A stay at The Fife Arms, Braemar
Disclaimer: our stay at The Fife Arms, including meals, was provided on a complimentary basis. This blog post is not a paid promotion, however, and the views expressed in it are my own.
Braemar is a small village in the Cairngorms in Aberdeenshire that has a long association with royalty — the Balmoral estate is only a few miles away, and this part of Scotland is often referred to as “Royal Deeside”. It explains why The Fife Arms was built in the first place — a Victorian enthusiasm for this part of Scotland, with its Highland Games (held every September and attended by the royals) and its grand scenery. The hotel’s 19th century heyday passed, however, until in the last 20 years or so it became little more than a stop for coach tours.
That all changed when gallerists Hauser and Wirth took it over as a hospitality project, with interior designer Russell Sage on board and their own astounding collection of art gracing its walls. The mixture of traditional Scottish touches (tartans by Araminta Campbell on the wall, deer and antlers) and incredible art, both contemporary and classic are part of what makes this such a special experience. Highlights of the collection include the Drawing Room ceiling by contemporary Chinese artist Zhang Enli (inspired by the cross-section of an agate stone as well as by the topography of the local area); the mural in the Clunie Dining Room by Argentinian artist Guillermo Kuitca; Le Mousquetaire assis by Picasso; Lucian Freud’s portrait of his daughter which hangs in the reception area; a Louise Bourgeois spider in the courtyard; and a painting by Bruegel the Younger in the dining room. They also have on display a charming watercolour of a stag by Queen Victoria, painted for her ghillie and close friend John Brown.
The hotel’s public areas also include a bar, Elsa’s, named for Elsa Schiaperelli who was a frequent visitor to the area and featuring the “shocking pink” and art deco style she’s known for. The rooms are equally interesting, ranging from the modest Croft rooms, with their traditional curtained box beds, to the Nature and Poetry and Scottish Culture rooms, based on key Scottish literary and cultural figures, right up to the Royal suites, which evoke a kind of Edwardian grandeur. The public bar, The Flying Stag, serves reasonably priced pub classics and was packed with locals for lunch, while the Clunie Dining Room features a more refined seasonal Scottish menu, sourced locally from gamekeepers, farmers and other suppliers.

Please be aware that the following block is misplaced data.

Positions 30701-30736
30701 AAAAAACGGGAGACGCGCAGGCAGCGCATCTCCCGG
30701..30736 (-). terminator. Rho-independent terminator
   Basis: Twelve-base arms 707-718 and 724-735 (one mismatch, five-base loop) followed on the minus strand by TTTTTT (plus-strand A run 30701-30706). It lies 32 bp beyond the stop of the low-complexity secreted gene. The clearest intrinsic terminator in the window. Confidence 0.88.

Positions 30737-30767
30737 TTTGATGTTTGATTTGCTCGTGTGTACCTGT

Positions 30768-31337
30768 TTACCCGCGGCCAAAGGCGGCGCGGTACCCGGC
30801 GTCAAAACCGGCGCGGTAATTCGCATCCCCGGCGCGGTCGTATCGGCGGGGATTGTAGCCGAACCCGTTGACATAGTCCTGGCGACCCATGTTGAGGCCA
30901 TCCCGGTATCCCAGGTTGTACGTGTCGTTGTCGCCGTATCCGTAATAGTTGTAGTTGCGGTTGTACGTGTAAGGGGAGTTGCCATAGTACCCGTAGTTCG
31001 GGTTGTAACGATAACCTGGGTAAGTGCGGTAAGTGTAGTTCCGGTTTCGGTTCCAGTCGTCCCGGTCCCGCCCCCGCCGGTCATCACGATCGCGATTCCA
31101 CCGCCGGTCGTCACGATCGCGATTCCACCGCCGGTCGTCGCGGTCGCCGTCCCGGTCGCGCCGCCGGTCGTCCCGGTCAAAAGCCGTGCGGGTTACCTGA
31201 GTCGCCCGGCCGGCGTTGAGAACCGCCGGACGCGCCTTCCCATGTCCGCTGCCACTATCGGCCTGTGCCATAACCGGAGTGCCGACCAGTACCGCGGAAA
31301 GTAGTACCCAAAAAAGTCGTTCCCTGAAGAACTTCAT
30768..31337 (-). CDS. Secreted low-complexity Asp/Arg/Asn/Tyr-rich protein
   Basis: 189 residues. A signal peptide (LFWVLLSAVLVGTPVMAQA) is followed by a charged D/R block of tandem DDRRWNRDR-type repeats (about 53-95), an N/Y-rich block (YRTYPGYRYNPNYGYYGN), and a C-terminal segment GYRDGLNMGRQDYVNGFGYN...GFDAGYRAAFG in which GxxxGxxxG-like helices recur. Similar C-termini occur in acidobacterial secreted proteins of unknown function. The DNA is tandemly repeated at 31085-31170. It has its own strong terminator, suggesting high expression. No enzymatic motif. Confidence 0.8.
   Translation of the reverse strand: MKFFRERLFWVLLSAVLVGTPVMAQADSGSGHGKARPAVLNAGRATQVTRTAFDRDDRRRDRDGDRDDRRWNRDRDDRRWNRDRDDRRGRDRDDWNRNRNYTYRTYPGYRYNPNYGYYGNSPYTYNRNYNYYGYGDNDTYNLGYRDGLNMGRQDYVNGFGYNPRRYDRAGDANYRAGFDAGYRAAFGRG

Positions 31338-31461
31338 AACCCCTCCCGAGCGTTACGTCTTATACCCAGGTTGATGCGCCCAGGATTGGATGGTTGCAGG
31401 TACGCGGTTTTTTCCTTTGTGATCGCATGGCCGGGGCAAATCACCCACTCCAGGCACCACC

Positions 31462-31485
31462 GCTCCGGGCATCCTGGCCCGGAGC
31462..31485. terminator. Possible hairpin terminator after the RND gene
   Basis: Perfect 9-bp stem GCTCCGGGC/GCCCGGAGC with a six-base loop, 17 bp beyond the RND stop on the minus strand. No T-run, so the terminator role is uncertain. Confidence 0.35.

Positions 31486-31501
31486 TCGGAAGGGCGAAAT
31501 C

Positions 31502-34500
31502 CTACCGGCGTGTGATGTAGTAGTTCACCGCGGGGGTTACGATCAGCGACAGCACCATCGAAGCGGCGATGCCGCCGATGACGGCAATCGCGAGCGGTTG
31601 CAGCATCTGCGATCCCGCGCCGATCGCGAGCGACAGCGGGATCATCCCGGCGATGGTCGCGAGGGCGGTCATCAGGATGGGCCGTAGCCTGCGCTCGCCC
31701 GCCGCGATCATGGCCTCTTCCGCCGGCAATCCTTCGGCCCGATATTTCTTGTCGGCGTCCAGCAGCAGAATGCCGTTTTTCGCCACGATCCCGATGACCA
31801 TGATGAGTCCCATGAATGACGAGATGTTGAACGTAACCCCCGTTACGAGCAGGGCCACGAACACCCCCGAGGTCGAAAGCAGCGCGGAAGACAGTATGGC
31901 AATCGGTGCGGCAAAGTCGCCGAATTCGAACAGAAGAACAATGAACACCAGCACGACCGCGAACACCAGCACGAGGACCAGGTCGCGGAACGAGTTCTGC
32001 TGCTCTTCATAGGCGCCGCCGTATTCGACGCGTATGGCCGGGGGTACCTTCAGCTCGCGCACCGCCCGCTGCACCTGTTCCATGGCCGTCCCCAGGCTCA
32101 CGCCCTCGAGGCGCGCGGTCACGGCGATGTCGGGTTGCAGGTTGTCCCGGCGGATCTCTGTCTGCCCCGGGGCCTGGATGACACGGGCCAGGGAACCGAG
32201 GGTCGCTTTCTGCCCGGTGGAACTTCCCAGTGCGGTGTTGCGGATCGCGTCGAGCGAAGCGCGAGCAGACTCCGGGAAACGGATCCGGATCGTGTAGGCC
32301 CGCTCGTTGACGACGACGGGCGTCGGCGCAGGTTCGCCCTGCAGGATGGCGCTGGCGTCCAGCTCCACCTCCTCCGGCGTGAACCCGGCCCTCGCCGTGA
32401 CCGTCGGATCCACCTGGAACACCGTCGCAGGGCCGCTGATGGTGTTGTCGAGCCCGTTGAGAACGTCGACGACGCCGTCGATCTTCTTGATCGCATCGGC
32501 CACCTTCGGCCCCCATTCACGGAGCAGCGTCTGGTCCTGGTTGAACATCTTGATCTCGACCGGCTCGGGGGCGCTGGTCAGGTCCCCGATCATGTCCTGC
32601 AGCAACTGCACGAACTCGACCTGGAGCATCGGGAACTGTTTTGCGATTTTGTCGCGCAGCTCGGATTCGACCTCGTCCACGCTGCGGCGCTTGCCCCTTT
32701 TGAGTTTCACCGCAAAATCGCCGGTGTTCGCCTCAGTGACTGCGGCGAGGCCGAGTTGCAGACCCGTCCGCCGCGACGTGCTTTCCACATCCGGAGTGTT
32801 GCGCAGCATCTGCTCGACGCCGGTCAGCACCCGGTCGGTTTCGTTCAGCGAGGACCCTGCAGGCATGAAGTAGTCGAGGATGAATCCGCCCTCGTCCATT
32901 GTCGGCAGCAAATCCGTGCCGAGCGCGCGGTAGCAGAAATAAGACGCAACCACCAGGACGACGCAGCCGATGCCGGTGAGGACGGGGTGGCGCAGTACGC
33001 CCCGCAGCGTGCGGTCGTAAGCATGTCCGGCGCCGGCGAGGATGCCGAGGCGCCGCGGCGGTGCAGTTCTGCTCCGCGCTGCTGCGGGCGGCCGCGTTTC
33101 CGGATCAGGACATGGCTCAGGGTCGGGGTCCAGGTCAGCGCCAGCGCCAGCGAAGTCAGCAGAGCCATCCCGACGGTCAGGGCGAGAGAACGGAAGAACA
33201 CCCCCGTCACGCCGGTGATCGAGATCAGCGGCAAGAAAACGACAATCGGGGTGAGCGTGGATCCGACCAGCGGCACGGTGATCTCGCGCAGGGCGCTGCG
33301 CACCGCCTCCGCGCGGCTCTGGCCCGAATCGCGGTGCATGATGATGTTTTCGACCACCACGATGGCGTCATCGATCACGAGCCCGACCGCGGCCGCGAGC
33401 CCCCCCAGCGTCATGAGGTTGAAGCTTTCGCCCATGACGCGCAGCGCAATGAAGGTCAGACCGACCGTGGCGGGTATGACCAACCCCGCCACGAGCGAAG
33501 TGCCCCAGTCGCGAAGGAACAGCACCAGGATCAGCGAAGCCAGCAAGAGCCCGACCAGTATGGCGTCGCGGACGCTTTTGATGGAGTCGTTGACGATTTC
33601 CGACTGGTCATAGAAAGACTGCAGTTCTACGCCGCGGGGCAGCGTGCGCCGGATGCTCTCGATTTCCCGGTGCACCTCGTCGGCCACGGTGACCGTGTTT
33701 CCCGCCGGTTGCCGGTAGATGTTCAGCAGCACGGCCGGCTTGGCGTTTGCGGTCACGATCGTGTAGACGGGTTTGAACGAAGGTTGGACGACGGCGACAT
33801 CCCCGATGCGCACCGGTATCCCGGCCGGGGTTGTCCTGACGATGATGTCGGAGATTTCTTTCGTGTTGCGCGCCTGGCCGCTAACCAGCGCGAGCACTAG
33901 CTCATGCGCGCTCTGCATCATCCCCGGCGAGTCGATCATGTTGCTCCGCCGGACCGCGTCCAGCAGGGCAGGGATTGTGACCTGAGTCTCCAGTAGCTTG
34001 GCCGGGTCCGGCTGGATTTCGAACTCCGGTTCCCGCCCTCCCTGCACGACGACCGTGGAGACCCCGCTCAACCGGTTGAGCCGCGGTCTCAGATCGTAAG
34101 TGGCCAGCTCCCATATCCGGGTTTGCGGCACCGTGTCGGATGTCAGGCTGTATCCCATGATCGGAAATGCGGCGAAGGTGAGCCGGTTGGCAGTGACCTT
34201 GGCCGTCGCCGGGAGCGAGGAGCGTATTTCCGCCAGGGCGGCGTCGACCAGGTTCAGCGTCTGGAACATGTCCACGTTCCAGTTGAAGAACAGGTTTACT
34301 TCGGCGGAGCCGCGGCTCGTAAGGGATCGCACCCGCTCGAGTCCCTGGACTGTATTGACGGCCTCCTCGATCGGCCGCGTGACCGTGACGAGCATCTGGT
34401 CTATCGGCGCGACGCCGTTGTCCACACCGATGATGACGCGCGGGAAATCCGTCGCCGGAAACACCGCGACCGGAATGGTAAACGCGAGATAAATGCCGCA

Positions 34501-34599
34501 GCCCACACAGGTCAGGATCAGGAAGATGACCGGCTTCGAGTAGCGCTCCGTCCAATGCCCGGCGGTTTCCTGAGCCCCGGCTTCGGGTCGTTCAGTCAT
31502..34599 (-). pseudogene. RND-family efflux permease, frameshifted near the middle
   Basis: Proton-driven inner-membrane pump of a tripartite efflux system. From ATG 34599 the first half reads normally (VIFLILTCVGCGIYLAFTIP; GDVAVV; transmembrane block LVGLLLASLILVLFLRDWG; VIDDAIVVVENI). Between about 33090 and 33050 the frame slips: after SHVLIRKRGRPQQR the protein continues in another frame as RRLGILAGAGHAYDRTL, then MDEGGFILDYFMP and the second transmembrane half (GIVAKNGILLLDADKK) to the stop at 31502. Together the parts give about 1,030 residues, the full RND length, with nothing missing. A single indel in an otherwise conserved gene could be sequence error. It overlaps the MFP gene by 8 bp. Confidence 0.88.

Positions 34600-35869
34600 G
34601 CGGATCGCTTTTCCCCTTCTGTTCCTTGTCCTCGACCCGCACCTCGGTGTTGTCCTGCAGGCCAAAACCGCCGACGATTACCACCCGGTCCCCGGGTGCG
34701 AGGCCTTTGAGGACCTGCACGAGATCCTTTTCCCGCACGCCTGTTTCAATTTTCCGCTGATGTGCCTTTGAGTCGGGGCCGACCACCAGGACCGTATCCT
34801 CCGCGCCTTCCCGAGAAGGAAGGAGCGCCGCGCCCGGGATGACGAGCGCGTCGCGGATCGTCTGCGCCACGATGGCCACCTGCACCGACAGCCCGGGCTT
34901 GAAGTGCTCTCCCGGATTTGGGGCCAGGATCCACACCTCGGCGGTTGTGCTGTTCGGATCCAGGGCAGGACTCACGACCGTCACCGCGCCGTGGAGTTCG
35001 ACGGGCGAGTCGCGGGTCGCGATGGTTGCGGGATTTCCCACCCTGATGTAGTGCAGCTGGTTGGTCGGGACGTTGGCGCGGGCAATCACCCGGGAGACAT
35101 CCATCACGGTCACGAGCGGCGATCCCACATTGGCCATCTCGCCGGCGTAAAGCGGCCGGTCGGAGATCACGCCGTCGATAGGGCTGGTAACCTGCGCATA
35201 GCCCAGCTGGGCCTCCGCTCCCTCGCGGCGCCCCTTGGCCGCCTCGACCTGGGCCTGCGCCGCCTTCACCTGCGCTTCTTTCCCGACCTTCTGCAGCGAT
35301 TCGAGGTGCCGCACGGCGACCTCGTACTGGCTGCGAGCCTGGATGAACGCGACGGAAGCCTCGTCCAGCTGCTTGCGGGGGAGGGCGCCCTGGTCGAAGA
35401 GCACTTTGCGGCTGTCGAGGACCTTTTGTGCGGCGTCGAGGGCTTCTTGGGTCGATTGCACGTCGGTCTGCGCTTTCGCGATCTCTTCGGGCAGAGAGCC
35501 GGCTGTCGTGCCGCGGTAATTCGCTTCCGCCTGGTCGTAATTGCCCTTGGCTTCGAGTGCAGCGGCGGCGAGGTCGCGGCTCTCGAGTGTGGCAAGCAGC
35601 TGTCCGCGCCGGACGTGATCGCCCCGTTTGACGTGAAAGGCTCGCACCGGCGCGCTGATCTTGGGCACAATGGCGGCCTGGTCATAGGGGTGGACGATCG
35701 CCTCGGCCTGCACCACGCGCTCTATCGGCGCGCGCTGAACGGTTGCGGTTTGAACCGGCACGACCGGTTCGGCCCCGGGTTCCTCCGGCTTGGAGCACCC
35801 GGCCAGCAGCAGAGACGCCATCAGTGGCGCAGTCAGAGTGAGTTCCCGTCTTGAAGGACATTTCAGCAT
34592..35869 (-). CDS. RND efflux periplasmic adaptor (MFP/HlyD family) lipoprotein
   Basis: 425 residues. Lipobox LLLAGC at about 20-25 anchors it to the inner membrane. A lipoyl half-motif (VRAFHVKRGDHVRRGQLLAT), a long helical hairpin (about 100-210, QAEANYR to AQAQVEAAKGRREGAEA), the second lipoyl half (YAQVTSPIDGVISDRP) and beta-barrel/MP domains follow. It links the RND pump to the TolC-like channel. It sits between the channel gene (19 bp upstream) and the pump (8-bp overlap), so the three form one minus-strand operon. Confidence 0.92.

The Fife Arms felt both contemporary and utterly traditional without being stuffy, and what came through most strongly on our visit was the way it sits gracefully at the intersection of art, food, hospitality and community.
It’s worth staying more than a night to explore the local area — we particularly enjoyed climbing some of the hills around Braemar to look out over the town and towards the nearby Invercauld estate. The Highland Games centre near the hotel has an interesting permanent exhibition of the history of the games and the connections with royalty (the Fife Arms is booked out years in advance for the week in September when the games are held). There is plenty to explore, and plenty to keep you in the hotel when the weather doesn’t allow for outdoor activities, including a wonderful games room for children (that my own children would have adored!), open fires and a library. All in all, we were sorry to leave and only wished we could have stayed longer.